Promoters, large and small, had grievances, large and small, with the commission.

But last year, Francisco Aguilar took over as chairman and has done a marvelous job in shepherding it through difficult times.

He's worked doggedly to root out the use of performance-enhancing drugs, even though the state's budget for such issues is a laughable $3,000. Yes, that's right, $3,000, which wouldn't last a day if there was a real serious testing plan in place.

Aguilar has done wonderful work leaning on promoters to pay for more and better testing. He's also led a search for funding to allow the commission to surprise test more fighters more regularly.

He's cleared up many officiating problems. He brought back referee John McCarthy, who hasn't worked in Nevada since 2007 even though he's regarded as one of the three best MMA referees in the world.

Las Vegas is the Fight Capitol of the World and it was beyond ludicrous that a referee as highly regarded as McCarthy wasn't officiating in the state for seven years. He'd been critical of former executive director Keith Kizer, who angrily wouldn't license him.

He's been accountable for the work of his referees and judges. Aguilar and executive director Bob Bennett regularly appear at post-fight news conferences and make themselves available to promoters, managers and media for questions or complaints about the officiating.

Aguilar has made scores of other improvements, but the biggest testament to his leadership was his decision Thursday to haul Mayweather in front of the commission at its meeting next week.

On Episode 2 of Showtime's All Access series previewing the Mayweather-Maidana rematch, there was a scene in which two boxers sparred one continuous round for 31 minutes. That was preceded by a clip in which an overmatched 18-year-old was allowed to take a vicious beating from an older, stronger, more experienced opponent.

At one point, members of Mayweather's "The Money Team" were shown making wagers on the outcome of the 31-minute sparring session between Hasim Rahman Jr. and Donovan Cameron.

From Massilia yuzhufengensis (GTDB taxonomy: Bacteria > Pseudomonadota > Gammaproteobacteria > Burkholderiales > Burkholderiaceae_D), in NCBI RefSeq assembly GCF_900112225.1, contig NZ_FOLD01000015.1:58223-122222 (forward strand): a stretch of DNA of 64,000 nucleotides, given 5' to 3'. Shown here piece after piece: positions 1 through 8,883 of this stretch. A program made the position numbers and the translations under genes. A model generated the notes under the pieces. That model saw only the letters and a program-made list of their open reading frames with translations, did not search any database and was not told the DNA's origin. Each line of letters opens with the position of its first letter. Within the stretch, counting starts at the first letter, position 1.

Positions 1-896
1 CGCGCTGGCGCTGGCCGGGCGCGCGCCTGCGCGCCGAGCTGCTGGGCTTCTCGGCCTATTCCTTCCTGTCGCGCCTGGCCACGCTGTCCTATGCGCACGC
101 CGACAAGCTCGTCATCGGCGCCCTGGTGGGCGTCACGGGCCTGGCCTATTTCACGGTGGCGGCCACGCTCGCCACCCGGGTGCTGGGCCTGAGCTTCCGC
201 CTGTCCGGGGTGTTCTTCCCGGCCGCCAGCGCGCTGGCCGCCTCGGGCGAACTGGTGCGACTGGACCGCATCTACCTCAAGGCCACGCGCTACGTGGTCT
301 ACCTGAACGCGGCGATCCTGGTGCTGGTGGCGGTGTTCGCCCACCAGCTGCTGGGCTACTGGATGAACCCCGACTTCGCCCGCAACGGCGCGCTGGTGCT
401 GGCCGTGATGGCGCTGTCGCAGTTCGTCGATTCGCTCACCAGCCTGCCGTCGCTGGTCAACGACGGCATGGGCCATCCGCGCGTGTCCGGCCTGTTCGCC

It was egregiously bad with no regard for fighter safety. Hopefully, it was just for show and happened only because Showtime's cameras were rolling.

Still, many serious fighter injuries occur during sparring in the gym. No commission is able to properly regulate sparring, though Nevada has always sent its inspectors or its executive director to the gyms occasionally to observe and try to prevent situations like this.

Aguilar didn't let Mayweather's status bother him. He ordered him to appear at the Sept. 23 hearing to face scrutiny for what happened in the gym that day.

Several commissioners were also outraged by scenes in All Access in which several of Mayweather's girlfriends are shown rolling joints and apparently smoking marijuana while the fighter is in the room. At one point, Mayweather sends an employee to buy more joint paper.

That's unlikely to come up or, if it does, be much of an issue, but Aguilar is absolutely doing the right thing by making Mayweather come in and answer for the actions in his gym.

It's a reason why Gov. Brian Sandoval should reappoint Aguilar as the commission's chairman. The momentum he's started in improving officiating, increasing the frequency of random drug tests and making the testing more sophisticated shouldn't be stopped.

The chairman has great say over the agenda and deciding the direction the five-person board will take. Sandoval is also expected to reappoint Skip Avansino to another term as chairman and to appoint Anthony Marnell to a full term. Marnell was appointed earlier this year to fill the term of T.J. Day, who passed away.

History has been that the chairmanship has rotated among commissioners. But given Aguilar's performance, he clearly deserves another term.

Because there is no national commission, the actions taken by Nevada are frequently emulated by other commissions around the country. When Nevada decided to no longer issue a therapeutic-use exemption for testosterone-replacement therapy, virtually ever other regulatory body in the world followed suit within a few weeks.

Hopefully, Sandoval doesn't turn this into a political game and appoints the best man for the job.

That is, at this stage, unquestionably Francisco Aguilar.